Bar Hopping? Apparently, Citi Bike Will Get You There

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Well, it was only a matter of time. Apparently, Citi Bikers are now using the bicycles to get their tipsy selves home at the end of the night. With stations in heavily-frequented nightlife areas, such as the Meatpacking District and Soho, it's no wonder that the thrifty-minded have taken to cycling themselves home, rather than shelling out cash for a cab. The problem? They're operating the bicycles drunk, and no one's really sure what the rules are.

Though the Citi Bike user agreement prohibits riding "under the influence of any alcohol, drugs, medication, or other substance," it's technically not illegal to cycle after a couple of drinks, according city legislation. Plus, there aren't exactly checkpoints set up or any system in place for monitoring the B.A.C of cyclists.

According to the New York Times , some users say they're more likely to go out at night and even venture farther than their own neighborhoods using the bike program than they would if they relied on the buses or subway. And though emergency room and city officials haven't seen any significant increases in bike-related accidents since the program began, drunk cycling can certainly take a financial toll: Late fees are as high as $24 an hour, while fees for improperly checking in your bike are in the triple digits. As one user, Jillian, told the NYT, "They're hard enough to use when I'm sober. Forget when I'm drunk." Yet despite serious fines (and some accounts of broken toes), Citi Bike members continue to drink and bike.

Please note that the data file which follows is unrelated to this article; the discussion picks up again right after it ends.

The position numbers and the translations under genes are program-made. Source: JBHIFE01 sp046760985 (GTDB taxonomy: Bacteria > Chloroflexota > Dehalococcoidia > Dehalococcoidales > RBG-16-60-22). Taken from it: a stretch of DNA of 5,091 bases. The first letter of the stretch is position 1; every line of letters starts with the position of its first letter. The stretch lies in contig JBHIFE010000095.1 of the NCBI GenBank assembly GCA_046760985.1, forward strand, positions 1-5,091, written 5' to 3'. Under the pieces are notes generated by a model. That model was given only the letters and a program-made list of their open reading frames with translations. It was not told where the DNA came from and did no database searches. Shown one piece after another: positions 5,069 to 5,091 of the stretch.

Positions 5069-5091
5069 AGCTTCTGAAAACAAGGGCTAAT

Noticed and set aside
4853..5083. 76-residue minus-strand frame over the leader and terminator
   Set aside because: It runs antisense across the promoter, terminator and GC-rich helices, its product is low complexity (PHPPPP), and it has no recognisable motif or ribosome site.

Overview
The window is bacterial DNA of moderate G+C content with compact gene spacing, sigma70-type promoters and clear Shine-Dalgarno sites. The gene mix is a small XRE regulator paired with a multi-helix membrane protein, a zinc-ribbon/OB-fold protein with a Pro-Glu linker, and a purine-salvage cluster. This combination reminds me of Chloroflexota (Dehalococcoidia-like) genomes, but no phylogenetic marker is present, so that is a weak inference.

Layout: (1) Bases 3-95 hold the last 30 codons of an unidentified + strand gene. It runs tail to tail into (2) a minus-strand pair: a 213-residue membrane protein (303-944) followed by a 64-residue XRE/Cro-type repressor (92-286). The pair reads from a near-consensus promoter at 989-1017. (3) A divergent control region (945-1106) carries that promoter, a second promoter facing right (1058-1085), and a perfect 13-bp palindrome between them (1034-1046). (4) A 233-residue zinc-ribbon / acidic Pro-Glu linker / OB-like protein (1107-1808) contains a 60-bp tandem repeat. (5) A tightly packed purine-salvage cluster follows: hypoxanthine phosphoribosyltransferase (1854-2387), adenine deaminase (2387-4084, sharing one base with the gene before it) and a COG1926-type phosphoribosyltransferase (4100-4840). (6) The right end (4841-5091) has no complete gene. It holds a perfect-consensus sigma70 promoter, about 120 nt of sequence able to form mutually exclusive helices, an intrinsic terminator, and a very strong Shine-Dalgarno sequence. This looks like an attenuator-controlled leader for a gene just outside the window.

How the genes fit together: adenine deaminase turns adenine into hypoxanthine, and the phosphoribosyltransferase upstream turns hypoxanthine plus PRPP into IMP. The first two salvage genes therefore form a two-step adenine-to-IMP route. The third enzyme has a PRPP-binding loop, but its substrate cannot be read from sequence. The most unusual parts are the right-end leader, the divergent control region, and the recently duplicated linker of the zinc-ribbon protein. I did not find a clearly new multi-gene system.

Though the program offers an opportunity for great exercise and allows us all to save money, we're curious to see just how many of these bar-crawling bikers hang on once the temperatures drop and the snow starts falling. Perhaps this onset of intoxicated cyclists is a mere seasonal blip. (New York Times)

citi-2Photo: Via NYT.